The Indians were extremely desirous of fighting us at Malden. I enclose you Tecumseh's speech to Proctor; it is at once an evidence of the talents of the former, and the greater defect of them in the latter. His inferior officers say, that his conduct has been a series of continued blunders. He manifested, indeed, some judgment in the choice of his field of battle, as he was so posted that I could not turn him, and could only oppose a line of equal extent to his. However, the contest was not for a moment doubtful. The greater part of his Indians were in the air, (according to the Persian military phraseology) and his regulars broken and made prisoners by a single charge of mounted infan

try. We took upon the ground, or near it, a fine brass field train of artiliery. Several of the pieces are trophies of the revolution, taken at Saratoga and York, and surrendered by general Hull. The number of small arms and military stores, taken by us, or destroyed by the enemy, is immense. My force in action, of all descriptions, was short of 2500.

I am preparing an expedition to Michilimackinac, and another to Long Point, to destroy at the latter a depot of provisions.

I shall send orders to general Gano, by this conveyance. It is probable that the greater part of his troops may be dismissed in a short time. The Indians in this neighbourhood, are submitting at discretion.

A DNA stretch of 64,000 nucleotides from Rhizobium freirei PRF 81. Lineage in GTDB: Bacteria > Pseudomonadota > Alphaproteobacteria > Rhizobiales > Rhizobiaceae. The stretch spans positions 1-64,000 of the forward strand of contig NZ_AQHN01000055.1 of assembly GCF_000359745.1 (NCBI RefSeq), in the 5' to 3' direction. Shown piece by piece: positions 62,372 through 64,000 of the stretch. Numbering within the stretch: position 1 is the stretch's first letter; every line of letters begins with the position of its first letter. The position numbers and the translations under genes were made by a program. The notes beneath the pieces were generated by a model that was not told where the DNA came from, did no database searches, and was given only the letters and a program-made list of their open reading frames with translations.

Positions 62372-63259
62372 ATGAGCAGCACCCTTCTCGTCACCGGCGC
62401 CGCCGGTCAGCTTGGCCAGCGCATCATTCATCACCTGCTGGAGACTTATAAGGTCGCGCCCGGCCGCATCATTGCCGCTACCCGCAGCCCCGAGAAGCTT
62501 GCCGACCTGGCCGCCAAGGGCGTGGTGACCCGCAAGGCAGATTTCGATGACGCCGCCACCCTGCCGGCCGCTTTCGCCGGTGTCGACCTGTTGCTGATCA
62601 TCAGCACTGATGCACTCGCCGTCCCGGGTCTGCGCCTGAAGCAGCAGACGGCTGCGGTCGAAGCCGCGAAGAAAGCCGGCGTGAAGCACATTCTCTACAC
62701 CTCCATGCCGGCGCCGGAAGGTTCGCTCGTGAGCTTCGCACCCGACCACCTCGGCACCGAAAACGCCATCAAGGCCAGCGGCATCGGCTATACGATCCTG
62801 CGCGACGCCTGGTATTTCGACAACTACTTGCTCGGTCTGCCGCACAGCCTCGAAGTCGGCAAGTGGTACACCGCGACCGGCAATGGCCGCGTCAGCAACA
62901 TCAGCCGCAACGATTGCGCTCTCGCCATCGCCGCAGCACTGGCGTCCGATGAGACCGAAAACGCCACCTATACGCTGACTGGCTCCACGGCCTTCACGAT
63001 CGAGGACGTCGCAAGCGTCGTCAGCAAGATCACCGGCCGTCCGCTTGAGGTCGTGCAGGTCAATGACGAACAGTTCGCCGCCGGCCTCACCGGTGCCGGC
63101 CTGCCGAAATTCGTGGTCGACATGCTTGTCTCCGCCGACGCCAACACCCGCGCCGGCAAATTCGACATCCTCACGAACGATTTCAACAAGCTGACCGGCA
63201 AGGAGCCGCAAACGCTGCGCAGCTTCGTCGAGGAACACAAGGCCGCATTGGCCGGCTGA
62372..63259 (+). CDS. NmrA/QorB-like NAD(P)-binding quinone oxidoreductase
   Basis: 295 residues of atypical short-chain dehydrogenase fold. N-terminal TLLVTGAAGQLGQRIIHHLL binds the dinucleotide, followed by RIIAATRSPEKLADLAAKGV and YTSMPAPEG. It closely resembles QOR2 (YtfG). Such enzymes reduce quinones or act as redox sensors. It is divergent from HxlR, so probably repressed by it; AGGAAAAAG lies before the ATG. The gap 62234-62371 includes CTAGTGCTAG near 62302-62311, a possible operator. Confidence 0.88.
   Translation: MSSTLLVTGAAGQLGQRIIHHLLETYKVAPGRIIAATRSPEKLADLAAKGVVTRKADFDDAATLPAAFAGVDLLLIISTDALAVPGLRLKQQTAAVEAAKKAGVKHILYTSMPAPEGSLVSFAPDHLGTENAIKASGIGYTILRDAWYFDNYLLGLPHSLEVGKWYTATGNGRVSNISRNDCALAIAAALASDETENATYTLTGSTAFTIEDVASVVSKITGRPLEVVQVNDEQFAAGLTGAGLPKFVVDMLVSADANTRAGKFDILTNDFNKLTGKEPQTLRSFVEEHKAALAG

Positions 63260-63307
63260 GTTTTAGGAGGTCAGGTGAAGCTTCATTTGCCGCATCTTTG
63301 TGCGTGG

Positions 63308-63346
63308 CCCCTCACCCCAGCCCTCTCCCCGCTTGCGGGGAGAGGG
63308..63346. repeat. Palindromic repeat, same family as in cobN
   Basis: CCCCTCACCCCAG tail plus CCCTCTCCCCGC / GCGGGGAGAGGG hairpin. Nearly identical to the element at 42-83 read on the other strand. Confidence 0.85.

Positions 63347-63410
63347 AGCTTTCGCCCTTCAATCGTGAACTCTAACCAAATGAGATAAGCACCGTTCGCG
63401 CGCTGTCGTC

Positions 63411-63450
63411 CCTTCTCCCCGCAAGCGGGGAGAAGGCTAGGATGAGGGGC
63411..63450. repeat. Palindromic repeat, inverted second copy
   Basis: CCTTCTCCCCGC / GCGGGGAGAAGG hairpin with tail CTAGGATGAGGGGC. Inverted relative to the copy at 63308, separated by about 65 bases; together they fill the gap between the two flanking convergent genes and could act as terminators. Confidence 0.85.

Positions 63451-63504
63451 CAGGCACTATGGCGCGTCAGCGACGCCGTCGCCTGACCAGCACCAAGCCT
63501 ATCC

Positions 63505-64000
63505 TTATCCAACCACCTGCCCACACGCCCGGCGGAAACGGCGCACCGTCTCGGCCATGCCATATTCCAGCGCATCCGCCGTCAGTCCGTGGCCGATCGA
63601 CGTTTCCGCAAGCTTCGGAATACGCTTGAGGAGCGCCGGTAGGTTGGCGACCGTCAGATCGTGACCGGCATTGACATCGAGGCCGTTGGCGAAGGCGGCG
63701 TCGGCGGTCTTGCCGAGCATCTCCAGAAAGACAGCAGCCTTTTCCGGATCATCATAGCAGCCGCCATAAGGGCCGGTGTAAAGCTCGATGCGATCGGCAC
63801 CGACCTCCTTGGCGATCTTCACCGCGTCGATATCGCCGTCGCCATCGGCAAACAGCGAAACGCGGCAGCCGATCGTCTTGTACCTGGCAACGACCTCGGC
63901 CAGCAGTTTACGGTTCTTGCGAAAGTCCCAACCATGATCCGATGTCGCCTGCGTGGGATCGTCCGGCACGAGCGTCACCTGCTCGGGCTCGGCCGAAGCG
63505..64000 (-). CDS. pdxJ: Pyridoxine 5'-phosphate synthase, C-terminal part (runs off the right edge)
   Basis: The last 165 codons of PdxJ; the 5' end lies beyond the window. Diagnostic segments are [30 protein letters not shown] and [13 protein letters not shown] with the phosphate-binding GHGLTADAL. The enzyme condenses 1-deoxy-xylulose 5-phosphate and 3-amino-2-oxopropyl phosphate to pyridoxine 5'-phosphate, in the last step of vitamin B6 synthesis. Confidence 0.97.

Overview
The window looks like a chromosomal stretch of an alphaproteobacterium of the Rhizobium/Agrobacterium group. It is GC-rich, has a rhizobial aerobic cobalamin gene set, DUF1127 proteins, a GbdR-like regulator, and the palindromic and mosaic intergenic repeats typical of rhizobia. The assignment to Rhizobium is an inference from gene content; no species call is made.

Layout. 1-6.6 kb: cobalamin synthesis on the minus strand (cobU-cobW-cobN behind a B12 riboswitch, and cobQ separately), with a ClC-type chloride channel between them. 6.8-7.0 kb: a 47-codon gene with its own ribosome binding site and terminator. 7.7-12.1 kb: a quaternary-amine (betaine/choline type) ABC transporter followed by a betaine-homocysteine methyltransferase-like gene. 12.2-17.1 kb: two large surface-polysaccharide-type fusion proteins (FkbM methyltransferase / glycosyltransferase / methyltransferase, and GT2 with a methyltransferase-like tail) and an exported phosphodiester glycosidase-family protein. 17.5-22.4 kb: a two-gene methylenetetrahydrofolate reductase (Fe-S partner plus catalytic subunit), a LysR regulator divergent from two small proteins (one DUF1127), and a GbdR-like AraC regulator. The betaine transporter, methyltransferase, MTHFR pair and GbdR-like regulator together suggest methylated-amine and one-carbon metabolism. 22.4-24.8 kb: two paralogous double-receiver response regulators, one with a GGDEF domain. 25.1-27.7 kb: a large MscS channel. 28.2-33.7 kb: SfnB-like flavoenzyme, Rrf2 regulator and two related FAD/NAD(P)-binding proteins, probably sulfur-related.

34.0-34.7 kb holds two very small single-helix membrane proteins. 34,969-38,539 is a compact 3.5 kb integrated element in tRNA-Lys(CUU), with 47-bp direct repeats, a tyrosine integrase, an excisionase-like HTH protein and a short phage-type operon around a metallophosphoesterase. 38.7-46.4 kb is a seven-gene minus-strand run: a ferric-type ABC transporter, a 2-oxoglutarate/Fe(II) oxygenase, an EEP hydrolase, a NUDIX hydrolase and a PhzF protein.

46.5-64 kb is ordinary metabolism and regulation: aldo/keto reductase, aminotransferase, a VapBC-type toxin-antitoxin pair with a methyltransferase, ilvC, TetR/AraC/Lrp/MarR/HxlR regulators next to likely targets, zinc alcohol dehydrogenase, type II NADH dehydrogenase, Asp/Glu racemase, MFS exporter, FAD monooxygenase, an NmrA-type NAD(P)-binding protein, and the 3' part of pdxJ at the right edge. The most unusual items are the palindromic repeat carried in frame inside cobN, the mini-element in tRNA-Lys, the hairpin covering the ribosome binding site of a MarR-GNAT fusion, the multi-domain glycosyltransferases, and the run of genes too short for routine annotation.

I am your friend,

WILLIAM H. HARRISON. His excellency Gov. Meigs.


SPEECH OF TECUMSEH In the name of the Indian chiefs and warriors, to major general Proctor, as the representative of their great Father, the king.

Father-Listen to your children! Youlave them now all before

you. The war before* this, our British father gave the hatchet to his red children, when our old chiefs were alive. They are now dead. In that war, our father was thrown on his back by the Americans, and our father took them by the hand without our knowledge it and we are afraid that our father will do so again at this time. Summer before last, when I came forward with my red brethren, and was ready to take up the hatchet in favour of our British father, we were told not to be in a hurry—that he had not yet determined to fight the Americans. Listen!— When war was declared, our father stood up

and gave us the tomahawk, and told us that he was now ready to strike the Americans ; that he wanted our assistance; and that he would certainly get us our lands back, which the Americans had taken from us.

Listen —You told us that time, to bring forward our families to this place; and we did so, and you promised to take care of them, and that they should want for nothing, while the men would go and fight the enemy; that we need not trouble ourselves about the enemy's garrisons; that we knew nothing about them; and that our father would attend to that part of the business, You also told your red children that you would take good care of their garrison here, which made our hearts glad,

* The revolutionary war.
† The British made peace without any stipulation for their Indian allies.